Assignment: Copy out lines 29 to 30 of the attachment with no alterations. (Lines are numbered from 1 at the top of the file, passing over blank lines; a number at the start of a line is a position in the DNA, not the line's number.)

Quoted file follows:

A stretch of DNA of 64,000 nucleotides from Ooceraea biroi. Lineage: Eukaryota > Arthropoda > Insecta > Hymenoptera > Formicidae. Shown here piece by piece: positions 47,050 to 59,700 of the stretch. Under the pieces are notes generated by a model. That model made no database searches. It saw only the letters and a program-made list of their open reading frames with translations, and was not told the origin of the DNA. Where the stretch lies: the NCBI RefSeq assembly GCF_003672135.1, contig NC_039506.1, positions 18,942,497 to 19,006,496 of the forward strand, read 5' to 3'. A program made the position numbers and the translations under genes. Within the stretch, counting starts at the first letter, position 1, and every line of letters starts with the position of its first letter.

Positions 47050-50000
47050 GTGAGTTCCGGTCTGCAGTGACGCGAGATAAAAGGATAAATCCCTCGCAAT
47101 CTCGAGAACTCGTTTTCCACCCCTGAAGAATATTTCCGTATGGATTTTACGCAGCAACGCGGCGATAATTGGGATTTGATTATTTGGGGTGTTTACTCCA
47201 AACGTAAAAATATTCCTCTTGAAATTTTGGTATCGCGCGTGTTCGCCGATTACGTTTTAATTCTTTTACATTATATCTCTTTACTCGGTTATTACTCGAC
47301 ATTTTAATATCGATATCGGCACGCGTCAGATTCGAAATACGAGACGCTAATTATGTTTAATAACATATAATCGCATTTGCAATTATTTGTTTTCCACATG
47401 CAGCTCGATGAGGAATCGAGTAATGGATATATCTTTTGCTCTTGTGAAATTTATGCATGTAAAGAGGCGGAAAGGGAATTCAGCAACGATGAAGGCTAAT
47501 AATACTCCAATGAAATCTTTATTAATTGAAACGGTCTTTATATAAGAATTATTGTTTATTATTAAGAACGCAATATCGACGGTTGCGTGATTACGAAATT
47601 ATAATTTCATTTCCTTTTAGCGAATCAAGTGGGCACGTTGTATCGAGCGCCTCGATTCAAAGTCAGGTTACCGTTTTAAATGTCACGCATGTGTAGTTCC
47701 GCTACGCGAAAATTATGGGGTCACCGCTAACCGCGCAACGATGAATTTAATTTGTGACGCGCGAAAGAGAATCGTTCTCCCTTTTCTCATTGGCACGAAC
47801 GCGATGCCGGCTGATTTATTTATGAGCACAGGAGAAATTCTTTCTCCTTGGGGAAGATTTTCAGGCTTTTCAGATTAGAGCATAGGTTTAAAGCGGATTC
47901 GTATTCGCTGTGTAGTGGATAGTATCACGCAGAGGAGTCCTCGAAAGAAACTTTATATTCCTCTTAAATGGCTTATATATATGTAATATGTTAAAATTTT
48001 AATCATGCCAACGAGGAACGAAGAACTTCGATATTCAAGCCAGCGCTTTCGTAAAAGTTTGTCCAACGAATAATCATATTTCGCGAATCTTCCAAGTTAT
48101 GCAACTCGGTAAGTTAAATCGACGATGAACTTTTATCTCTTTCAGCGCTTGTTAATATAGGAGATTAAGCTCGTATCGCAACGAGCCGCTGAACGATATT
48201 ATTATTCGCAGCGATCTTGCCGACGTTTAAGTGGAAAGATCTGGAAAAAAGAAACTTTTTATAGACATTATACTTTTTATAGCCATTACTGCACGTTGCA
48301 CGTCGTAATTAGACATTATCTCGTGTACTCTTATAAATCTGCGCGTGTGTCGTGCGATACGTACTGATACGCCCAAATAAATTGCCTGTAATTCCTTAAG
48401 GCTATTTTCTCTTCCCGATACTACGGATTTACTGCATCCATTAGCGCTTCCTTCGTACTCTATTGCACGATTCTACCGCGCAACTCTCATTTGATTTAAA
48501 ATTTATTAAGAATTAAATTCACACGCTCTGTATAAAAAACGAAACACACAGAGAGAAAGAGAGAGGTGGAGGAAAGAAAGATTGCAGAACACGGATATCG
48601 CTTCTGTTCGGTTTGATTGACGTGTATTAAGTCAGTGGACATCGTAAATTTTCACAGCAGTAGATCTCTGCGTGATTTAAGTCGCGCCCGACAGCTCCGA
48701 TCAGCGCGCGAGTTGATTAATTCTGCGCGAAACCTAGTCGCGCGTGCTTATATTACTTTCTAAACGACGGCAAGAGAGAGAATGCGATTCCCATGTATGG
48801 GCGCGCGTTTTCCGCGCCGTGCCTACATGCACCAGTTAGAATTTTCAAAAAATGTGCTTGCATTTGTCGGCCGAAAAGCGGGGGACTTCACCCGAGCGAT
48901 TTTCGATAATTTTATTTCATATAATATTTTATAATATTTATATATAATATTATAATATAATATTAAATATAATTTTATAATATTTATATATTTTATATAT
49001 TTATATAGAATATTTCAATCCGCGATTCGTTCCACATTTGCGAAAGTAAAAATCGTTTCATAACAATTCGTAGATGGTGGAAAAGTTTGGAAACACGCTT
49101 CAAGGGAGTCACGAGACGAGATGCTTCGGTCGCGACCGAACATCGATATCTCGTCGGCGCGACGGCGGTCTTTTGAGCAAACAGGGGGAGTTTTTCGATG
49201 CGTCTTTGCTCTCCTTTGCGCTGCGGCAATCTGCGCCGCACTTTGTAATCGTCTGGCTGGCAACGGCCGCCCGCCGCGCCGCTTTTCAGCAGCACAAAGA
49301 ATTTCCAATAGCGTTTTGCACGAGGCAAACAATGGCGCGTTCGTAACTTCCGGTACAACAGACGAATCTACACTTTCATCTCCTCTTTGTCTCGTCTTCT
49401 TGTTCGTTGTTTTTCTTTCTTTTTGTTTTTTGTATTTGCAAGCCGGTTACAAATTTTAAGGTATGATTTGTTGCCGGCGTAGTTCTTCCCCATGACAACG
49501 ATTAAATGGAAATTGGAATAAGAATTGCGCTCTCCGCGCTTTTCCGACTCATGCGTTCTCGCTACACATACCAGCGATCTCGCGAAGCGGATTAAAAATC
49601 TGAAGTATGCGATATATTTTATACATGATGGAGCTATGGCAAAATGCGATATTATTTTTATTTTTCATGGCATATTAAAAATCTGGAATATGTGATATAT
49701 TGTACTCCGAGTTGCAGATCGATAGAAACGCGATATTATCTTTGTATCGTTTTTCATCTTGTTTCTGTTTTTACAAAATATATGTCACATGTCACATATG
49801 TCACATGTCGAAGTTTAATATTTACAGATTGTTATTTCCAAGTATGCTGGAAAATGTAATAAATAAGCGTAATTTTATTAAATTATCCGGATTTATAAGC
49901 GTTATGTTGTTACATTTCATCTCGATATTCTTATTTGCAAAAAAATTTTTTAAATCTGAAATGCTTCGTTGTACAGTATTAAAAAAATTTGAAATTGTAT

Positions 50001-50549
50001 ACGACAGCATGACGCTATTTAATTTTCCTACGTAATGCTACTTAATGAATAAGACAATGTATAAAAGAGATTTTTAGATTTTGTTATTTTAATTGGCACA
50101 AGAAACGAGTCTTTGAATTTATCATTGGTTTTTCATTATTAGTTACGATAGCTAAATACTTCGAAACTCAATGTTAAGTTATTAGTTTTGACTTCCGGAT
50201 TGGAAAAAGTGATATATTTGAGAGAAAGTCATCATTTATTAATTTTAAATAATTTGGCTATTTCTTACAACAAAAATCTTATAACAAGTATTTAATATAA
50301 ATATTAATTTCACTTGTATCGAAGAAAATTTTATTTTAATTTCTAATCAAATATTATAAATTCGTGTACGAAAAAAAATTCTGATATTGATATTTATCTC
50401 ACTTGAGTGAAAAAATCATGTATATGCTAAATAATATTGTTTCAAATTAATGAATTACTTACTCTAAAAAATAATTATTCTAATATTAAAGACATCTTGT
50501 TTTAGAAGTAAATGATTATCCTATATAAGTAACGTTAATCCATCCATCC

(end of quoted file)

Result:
49601 TGAAGTATGCGATATATTTTATACATGATGGAGCTATGGCAAAATGCGATATTATTTTTATTTTTCATGGCATATTAAAAATCTGGAATATGTGATATAT
49701 TGTACTCCGAGTTGCAGATCGATAGAAACGCGATATTATCTTTGTATCGTTTTTCATCTTGTTTCTGTTTTTACAAAATATATGTCACATGTCACATATG